This ad for Miele, running in the UK, has a sense of humor, creates a brand image, and conveys the fact that Miele has a strong motor. Would it make you buy a Miele vacuum? Unlikely, because what makes people buy vacuums and other high ticket items these days is the opinion of friends and strangers, in that order. Like so many online behaviors, shopping has the word “social” as its pre-fix these days.
Miele’s US website, in a word, sucks. That’s too bad, because Miele makes really great vacuums. Miele’s website talks at people, and gives no place to ask a question or make a suggestion. Clearly, they don’t understand how real people shop today.
By the time people look at a company’s website, they are far into the buying process for a big-ticket item. They’ve asked their friends and family for advice, and then they go online to seek the advice of strangers on sites like ePinion.
Think about how people used to shop: When I was a little girl, an Electrolux man used to come spill a bunch of dirt and dust and feathers onto the living room rug and then use an Electrolux to clean it up. He’d show my nana how it could pick up a bowling ball that the poor guy had to carry around in addition to the vacuums.
My nana not only bought one for herself, she bought Electrolux vacuums for my mom and my aunt, and, when I grew up, she bought one for me. People told their friends about the Electrolux man. It was fun when he came to demonstrate.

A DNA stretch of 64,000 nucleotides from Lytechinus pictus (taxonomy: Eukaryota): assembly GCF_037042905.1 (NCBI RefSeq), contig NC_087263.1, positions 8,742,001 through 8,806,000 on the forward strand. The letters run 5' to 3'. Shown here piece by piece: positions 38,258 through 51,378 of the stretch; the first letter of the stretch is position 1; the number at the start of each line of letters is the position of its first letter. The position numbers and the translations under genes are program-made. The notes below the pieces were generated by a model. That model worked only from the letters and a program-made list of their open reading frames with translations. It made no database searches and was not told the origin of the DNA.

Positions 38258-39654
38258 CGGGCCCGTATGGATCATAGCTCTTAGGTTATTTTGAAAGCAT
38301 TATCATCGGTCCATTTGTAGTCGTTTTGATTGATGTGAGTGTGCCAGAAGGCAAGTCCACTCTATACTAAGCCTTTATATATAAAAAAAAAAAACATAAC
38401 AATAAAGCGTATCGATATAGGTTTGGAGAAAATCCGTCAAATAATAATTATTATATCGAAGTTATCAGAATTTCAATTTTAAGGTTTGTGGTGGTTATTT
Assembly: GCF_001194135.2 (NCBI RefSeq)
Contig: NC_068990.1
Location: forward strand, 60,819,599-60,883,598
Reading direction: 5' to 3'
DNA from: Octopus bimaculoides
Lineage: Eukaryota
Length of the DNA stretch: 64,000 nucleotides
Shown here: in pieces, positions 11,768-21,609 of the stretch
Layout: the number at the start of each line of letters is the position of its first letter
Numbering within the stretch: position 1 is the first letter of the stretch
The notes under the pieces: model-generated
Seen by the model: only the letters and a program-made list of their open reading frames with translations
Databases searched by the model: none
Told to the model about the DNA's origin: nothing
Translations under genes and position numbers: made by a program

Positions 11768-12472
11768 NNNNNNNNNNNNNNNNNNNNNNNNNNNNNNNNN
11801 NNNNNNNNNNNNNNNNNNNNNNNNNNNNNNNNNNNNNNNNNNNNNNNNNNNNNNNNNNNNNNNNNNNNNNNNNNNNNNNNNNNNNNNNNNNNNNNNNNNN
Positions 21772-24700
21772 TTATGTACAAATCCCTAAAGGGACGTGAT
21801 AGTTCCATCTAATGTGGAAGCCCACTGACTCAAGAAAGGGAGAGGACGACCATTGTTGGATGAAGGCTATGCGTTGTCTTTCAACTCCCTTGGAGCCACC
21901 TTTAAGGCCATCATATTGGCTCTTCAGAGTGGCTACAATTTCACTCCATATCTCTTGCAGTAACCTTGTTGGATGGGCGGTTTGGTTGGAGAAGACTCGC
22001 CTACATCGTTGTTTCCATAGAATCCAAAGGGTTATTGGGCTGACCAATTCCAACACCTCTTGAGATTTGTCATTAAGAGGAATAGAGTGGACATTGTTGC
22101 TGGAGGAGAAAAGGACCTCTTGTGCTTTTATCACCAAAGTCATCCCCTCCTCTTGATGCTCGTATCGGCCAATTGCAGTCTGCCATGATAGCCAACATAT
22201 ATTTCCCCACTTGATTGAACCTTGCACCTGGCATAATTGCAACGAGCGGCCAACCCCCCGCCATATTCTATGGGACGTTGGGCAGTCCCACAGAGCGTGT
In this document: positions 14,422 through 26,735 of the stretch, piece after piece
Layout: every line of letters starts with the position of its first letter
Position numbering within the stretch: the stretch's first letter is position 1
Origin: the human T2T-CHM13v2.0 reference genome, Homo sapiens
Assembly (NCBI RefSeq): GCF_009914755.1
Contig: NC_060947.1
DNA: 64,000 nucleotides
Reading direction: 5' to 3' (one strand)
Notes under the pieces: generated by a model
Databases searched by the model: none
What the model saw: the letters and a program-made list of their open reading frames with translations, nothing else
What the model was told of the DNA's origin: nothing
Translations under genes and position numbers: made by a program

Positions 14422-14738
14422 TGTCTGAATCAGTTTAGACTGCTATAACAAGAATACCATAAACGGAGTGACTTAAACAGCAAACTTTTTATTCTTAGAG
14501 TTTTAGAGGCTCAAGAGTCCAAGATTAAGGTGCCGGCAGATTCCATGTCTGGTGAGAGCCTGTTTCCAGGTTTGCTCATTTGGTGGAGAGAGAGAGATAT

How we shop now: My sister called this morning to say “Help! My vacuum died. …what kind of vacuum do you have?” she asked. “A Miele,” I told her. While we were talking, she read vacuum ratings on ePinions.
“Wow!” she said, several Miele are top rated. Two of my friends recommended them also. But they’re really expensive.”
Actually, I told her, they’re not. Some of the best models are under $400. They’re a hell of a lot cheaper than Electrolux, which isn’t so great any more. Sure enough, when she compared prices online, she said she’d read more online reviews, check more price comparison sites, and then order a vacuum.
By the time she went to Miele’s website, she was very close to a decision. She didn’t go there first because, like most customers, she didn’t expect to find credible information there. She thought the company website wouldn’t be objective. She looked at it because she wanted to be sure she’d seen all the vacuum models they make so she could go find information about them on other sites. Like so many people shopping online, she trusted the word of strangers far more than she trusted the company.
Miele’s missed opportunity: lack of integration of all marketing channels, misunderstanding of the Internet’s place in the sales process, and a lack of understanding of how real people shop today. Not a good combination. Does your website help your branding? Posted by B.L. Ochman